Following this there seems to be a great, lengthy undocumented period before the Battle of the Trident. This period may have lasted as many as seven months. Presumably, royalist forces—including riverlords who refused to follow Lord Tully in supporting Robert’s rebellion, such as Ryger, Darry (who would lose three sons of its lord in the war [I: 129]), Mooton, and Goodbrook (I: 241. III: 497)—continued to fight throughout the Seven Kingdoms (except Dorne, where the only fighting may have been minor border skirmishes [SSC], and presumably the Iron Islands which are never spoken of as having been involved to any degree) against those who supported the rebels). It may have been decided by the rebel leaders to await the coming of Rhaegar’s reconstituted force in one final, great battle.
Whatever the case may be, we know that near the end of the war Ser Gawen Wylde and three other men attempted to exit Storm’s End through the postern gate (II: 365-366). They were caught and, rather than being flung off the walls with catapults, they were held captive on the possibility that the garrison (already desperate for food after exhausting its supply of food, including horses, cats, and dogs [I: 8]) would be reduced to eating human flesh to survive. Fortunately, Davos Seaworth, a notorious smuggler, slipped through the Redwyne fleet’s lines and entered Storm’s End with a ship loaded with onions and salt fish. For his crimes, Lord Stannis removed a joint from each of the fingers of one of his hands, but for his great deed Stannis raised him to knighthood after the siege was ended and gave him lands and a small keep on the Cape of Wrath (II: 9). These events likely preceded the Battle of the Trident, or at least the Sack of King’s Landing.
The next major event was the Battle of the Trident, fought at what would come to be called the ruby ford. The rebel host was smaller than the royal host, which included contingents from the Reach and Dorne and was said to have numbered 40,000 strong with a tenth of them being knights and the rest archers, freeriders, and foot (I: 326), but the rebels were more "battle-tested" (SSC). There Robert and Rhaegar fought one another in single combat while battle raged around them. When Robert drove his warhammer through Rhaegar’s ruby-encrusted breastplate, members of both armies rushed to collect fallen rubies from the river while the rest of Rhaegar’s forces routed (I: 25, 36, 96).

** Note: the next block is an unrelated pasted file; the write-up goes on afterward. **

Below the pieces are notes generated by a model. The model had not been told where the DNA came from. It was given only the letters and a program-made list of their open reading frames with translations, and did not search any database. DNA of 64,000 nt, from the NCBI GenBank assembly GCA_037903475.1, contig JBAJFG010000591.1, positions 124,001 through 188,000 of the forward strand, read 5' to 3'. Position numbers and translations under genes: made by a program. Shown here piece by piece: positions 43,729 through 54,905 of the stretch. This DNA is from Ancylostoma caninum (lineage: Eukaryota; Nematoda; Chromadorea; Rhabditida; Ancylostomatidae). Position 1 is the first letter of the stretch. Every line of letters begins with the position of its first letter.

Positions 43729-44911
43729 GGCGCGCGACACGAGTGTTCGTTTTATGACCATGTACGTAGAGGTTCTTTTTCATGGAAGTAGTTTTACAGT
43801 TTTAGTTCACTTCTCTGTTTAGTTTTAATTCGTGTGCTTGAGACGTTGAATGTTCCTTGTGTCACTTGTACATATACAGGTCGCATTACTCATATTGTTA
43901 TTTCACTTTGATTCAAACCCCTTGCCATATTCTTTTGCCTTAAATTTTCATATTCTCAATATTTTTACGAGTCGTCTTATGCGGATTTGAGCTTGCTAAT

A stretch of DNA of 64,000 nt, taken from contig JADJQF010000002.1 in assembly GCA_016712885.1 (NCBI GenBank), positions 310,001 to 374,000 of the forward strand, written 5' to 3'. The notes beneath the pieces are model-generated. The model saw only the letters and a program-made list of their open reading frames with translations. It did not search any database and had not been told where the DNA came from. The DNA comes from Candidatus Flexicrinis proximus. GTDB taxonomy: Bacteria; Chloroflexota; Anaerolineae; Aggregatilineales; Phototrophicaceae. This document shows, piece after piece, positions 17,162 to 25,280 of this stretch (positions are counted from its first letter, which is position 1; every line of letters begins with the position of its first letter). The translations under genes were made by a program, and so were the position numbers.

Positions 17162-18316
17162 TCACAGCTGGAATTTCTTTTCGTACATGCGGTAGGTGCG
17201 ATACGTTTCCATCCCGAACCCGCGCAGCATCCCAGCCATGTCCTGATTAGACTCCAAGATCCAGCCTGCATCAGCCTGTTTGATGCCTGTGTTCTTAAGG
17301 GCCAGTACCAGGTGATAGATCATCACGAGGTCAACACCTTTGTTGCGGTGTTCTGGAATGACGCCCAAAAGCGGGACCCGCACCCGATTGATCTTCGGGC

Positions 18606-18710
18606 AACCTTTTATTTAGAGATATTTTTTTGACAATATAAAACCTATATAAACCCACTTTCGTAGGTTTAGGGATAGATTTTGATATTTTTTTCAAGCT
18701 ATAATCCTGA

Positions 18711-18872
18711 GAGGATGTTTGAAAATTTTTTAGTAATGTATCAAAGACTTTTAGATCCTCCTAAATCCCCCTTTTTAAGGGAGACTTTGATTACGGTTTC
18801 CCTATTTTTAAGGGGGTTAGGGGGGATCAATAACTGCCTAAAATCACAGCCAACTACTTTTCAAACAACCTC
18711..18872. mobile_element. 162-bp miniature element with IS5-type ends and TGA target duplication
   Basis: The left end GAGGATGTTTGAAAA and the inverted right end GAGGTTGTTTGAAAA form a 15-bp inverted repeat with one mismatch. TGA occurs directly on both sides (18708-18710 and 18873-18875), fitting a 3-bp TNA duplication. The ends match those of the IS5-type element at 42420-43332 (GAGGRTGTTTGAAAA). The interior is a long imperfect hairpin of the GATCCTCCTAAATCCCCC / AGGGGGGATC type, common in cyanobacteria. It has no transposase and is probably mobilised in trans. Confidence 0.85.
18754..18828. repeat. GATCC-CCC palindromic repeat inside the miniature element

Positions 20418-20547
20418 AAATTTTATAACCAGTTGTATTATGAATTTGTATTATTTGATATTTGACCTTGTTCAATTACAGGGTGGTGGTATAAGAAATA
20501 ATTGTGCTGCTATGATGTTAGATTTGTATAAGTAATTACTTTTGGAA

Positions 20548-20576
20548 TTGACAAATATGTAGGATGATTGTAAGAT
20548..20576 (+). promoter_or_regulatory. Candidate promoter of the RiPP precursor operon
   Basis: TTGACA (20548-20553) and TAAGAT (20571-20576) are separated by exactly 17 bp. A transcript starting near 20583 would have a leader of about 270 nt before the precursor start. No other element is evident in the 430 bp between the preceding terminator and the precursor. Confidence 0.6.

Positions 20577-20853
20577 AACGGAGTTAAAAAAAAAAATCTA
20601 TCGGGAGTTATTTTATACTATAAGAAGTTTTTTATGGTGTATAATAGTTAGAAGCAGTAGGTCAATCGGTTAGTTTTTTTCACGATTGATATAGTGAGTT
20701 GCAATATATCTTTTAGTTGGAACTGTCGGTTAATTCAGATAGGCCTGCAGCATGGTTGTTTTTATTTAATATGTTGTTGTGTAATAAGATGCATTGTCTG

Among the dead on the royalist side were two of the three Kingsguard present (Ser Jonothor Darry [SSC] and Prince Lewyn Martell [SSC]) and numerous bannermen (including three cut down by Lord Jason Mallister [I: 247]). Ser Barristan Selmy was so grievously wounded that he might have died of his wounds had Robert not sent his own maester to treat him, even though he had cut down a dozen lords and knights at the battle and men like Lord Bolton argued that his throat should be cut (I: 295). Lord Grandison, who had once fought against Robert, was wounded at the Trident while fighting for his cause and died of that wound a year later (III: 884). Having been wounded by Rhaegar, Robert gave command of the pursuit of the routing forces to Lord Eddard, with the goal of his beginning the siege of King’s Landing which was believed to be held by several thousand men (I: 96). Lord Walder Frey’s host joined the rebels well after the battle was won, after having spent the previous year aloof from the war (I: 241).